Friday, 19 February 2016

Helping students write better (2)

This week I read the Royal Literary Fund's very helpful Essay Guide and Dissertation Guide. Long documents both, but the gist is simple: rewrite, rewrite, rewrite.

The following day a colleague showed me the stats for the 'writing advice' website they run for their students. The 'writing discussion' page received 105 visits, the most recent being the day previously, but the 'share and critique' page was visited only 5 times.

Can you see the mismatch? The experts say that rewriting is the key to producing good work, but students are reluctant to show their work to others, which if not the first step in that process is surely the most vital.

So here are some thoughts about how students can be encouraged to share their work and receive feedback:

  1. Show your own work. I recently finished a long research article that had already been presented at two conferences and completely rewritten each time, so this was the third version - and I don't expect it to be the last. Do students know this is how work gets to the stage where it is considered for publication? Many departments run 'meet your professor' activities where students read an article and then talk to the author about the process of writing. Or why not talk about the view from the other side, by sharing and discussing a journal's 'reader comment form' and what it's like to review colleagues' work? 
  2. This term I invited my students to share their work via an application on our university's 'virtual learning environment', whereby their draft essays will be passed anonymously to two peer reviewers, who have also submitted drafts for review; each will each write feedback and send it back, and in return will receive two bits of feedback on their own drafts. It wasn't easy to set up but I hope they will use it and find it useful - watch this space. See also Richard Milne's successful example of student peer review of essays in a different subject.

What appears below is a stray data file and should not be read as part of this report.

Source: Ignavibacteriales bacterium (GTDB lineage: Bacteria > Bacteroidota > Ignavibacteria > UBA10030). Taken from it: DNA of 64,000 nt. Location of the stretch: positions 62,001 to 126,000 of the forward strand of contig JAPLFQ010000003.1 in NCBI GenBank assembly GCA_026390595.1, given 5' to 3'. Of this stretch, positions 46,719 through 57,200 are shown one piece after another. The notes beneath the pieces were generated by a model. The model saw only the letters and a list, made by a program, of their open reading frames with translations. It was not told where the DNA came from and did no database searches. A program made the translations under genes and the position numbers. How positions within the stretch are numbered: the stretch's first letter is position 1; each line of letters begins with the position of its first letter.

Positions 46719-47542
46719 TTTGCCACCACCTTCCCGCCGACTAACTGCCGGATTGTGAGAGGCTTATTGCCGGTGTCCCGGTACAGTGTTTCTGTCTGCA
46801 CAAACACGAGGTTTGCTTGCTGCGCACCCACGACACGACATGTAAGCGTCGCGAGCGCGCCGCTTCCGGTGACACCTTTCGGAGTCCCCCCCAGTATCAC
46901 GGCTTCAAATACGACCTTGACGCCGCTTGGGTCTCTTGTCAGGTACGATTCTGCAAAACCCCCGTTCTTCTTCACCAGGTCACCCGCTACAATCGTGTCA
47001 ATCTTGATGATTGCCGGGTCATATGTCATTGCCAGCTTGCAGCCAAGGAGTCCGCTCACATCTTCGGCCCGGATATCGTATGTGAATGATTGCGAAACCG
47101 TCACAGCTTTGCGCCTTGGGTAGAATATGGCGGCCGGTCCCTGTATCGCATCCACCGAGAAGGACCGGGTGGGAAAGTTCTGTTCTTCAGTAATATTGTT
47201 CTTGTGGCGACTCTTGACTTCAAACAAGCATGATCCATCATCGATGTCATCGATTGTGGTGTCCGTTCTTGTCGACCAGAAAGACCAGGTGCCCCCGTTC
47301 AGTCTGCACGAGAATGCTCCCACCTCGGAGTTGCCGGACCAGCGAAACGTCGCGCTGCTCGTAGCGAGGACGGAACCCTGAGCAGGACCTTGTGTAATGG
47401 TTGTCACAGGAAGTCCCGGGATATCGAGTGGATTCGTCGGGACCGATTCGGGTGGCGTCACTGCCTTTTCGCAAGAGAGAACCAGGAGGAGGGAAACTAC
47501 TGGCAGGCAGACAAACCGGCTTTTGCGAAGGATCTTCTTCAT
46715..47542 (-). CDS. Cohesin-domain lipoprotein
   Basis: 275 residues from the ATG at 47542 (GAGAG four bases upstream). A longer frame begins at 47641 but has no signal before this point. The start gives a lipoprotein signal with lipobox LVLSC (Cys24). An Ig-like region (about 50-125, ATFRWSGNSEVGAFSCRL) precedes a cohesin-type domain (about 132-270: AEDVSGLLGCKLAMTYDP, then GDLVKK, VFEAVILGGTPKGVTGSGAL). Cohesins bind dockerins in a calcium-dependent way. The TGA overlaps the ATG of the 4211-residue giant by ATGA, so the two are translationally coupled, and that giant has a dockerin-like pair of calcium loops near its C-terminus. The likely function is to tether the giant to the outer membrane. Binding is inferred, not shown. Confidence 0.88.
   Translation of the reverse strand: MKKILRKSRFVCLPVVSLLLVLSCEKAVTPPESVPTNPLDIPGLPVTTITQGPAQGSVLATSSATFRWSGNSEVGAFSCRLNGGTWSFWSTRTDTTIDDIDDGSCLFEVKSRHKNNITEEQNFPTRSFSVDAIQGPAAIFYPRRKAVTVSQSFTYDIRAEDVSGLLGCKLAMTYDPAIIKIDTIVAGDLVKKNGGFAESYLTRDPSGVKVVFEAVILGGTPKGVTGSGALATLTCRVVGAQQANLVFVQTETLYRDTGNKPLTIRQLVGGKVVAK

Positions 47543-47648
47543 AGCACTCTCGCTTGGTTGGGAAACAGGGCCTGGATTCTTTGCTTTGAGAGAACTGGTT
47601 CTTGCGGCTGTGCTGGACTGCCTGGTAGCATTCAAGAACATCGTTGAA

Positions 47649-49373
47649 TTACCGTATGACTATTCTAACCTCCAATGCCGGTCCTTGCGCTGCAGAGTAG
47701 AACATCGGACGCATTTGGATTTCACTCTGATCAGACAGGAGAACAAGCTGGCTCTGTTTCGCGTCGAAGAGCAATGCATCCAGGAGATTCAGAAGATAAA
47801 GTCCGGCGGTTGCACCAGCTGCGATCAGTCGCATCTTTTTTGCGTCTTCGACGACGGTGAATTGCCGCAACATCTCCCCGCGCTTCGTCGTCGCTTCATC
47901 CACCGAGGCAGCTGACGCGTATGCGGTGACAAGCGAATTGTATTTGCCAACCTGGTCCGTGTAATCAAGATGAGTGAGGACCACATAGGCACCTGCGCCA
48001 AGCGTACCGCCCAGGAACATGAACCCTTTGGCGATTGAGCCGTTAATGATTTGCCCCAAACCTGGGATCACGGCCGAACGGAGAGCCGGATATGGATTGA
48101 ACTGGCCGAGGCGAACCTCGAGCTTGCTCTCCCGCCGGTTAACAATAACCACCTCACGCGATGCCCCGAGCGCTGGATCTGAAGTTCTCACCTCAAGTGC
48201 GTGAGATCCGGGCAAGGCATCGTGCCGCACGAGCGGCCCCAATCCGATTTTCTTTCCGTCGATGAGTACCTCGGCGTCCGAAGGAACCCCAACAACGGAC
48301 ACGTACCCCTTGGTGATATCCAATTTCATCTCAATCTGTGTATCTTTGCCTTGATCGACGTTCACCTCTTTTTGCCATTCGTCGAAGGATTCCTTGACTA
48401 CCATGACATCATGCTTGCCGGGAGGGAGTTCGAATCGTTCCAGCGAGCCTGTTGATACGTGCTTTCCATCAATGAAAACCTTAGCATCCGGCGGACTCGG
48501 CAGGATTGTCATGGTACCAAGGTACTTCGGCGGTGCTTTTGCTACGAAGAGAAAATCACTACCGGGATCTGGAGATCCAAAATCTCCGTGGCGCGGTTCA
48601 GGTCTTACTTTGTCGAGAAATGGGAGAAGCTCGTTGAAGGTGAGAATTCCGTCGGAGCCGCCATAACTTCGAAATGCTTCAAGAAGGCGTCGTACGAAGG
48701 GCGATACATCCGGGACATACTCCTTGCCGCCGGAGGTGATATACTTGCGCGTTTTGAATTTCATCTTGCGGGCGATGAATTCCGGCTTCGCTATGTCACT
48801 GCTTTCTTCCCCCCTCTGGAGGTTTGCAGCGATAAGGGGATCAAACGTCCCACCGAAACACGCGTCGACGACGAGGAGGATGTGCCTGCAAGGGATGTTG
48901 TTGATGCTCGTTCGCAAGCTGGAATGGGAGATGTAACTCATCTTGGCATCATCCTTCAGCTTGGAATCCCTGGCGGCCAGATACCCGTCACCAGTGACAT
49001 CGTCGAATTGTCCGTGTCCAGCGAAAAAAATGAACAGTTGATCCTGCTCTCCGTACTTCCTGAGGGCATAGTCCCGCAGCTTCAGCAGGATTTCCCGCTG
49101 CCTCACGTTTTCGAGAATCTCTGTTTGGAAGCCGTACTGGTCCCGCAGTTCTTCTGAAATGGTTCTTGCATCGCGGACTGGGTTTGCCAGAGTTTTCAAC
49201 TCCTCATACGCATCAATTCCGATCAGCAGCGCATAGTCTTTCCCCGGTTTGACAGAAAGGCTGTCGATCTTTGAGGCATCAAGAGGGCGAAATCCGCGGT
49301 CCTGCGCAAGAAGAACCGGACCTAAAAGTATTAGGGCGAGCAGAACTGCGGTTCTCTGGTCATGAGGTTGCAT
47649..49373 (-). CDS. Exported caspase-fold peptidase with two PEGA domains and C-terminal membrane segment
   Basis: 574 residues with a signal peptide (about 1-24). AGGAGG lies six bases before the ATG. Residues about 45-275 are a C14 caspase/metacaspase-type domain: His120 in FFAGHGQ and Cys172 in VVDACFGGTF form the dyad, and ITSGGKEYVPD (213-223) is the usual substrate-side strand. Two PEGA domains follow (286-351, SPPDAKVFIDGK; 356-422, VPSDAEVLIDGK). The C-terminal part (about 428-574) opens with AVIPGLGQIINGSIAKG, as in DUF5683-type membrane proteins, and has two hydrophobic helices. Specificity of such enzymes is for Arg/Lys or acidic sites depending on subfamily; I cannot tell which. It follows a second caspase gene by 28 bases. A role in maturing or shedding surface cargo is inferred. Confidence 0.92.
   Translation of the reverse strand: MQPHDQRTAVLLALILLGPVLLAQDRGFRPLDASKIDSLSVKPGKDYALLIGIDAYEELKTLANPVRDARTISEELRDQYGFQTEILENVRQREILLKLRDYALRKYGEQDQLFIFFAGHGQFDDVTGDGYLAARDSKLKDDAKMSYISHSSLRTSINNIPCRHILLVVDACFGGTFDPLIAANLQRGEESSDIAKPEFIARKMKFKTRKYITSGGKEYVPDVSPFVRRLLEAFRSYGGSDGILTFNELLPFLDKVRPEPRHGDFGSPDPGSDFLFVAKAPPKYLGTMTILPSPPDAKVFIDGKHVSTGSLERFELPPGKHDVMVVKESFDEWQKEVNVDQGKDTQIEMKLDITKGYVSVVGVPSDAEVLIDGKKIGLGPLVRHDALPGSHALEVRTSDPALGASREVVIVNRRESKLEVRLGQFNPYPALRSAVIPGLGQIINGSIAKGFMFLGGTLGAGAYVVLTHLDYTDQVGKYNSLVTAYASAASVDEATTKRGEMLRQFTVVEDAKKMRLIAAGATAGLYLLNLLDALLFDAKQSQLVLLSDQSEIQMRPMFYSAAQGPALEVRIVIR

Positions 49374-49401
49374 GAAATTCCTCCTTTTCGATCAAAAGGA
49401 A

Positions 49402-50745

3. If asking the students to present or develop their work or ideas in a seminar, give the other students something to do that will a) keep them occupied, b) help the speaker feel less conscious, c) yield some feedback to the speaker. Tried and tested methods include asking the group to devise a feedback form that incorporates the key marking criteria, which they then use to write comments and suggestions.


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